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Tourist in Hell
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Tourist in Hell

4.1 of 5 stars 4.10  ·  rating details  ·  10 ratings  ·  3 reviews

Eleanor Wilner’s poems attempt to absorb the shock of the wars and atrocities of the twentieth and early twenty-first centuries. In their litany of loss, in their outrage and sorrow, they retain the joy in life, mercy for the mortal condition, and praise for the plenitude of nature and the gifts of human artistry.

As with her six earlier collections, these poems are drawn

Paperback, 120 pages
Published October 15th 2010 by University Of Chicago Press (first published January 1st 2010)
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After finishing this collection of poems, I suddenly realized that I was back in my apartment.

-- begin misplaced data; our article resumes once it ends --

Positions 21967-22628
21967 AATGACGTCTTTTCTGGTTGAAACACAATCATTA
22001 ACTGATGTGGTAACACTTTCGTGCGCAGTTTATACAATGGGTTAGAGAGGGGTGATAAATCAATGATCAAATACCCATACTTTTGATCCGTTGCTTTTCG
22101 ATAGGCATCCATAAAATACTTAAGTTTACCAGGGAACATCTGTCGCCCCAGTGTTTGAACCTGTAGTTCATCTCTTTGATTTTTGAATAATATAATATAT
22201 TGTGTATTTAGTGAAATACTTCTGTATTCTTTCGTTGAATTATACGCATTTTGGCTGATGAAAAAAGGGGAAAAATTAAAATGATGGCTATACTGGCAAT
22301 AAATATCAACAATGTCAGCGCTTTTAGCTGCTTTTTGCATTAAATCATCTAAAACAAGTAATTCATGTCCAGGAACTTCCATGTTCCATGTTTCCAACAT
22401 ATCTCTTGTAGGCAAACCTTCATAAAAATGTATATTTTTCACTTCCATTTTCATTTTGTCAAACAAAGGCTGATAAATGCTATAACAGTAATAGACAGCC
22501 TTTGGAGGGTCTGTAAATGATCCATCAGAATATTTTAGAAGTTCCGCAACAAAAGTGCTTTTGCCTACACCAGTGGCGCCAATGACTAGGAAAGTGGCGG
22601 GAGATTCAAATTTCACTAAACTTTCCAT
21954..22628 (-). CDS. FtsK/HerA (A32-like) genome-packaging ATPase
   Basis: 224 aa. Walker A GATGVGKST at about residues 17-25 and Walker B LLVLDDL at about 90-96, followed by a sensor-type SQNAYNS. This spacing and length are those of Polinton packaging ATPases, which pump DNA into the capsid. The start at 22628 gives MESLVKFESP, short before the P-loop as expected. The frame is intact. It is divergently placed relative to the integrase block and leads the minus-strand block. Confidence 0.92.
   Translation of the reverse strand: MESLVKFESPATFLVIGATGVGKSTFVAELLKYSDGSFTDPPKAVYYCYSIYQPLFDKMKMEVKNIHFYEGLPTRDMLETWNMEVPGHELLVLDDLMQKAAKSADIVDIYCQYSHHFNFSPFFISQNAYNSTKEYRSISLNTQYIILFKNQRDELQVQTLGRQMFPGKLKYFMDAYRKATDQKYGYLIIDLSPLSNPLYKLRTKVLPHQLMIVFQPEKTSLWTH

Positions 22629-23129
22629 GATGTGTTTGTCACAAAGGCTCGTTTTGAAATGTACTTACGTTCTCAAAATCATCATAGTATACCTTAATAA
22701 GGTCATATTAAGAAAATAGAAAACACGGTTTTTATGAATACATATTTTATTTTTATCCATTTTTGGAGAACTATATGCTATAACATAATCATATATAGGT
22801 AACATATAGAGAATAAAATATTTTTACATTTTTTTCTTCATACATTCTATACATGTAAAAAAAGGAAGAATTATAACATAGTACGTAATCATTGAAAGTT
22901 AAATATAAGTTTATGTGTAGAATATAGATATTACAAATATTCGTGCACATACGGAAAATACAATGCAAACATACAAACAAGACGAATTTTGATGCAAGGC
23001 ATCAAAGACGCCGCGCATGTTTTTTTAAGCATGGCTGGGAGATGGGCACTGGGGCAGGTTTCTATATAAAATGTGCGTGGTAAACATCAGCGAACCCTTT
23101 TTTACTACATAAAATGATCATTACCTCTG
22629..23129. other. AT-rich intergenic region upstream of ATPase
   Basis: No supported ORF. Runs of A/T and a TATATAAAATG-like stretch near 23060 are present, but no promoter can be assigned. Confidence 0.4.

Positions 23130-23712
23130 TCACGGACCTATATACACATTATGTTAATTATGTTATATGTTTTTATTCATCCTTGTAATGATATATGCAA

Wilner's poetry is akin to traveling. The poet herself is a well-versed (pun-obviously-intended) traveler and brings a global perspective into her scope with her collection of autonomous but partially-related poems. There are, like all poetry collections, gems that hauntingly remain with the reader with metaphors that capture: a fly-in-sap's correlation to our own desire to outwit time; a hand playing a
Really wonderful--when I heard Eleanor read from this, her newest collection, she apologized that the middle section was written "during the Bush years, so it's kind of...bummer lit," and that's not such a bad assessment. This poems, over all, mourn our inability to learn from past mistakes, especially when it comes to war and suffering, she seems to suggest is our greatest cultural strength (sigh). Wilner's perennial interest in Hellenic culture remains, but only insomuch as it informs contempo ...more
Jul 27, 2011 Liam rated it 3 of 5 stars
Shelves: poetry
Maybe it was me and my mood while reading this, but most of the poems bored me.
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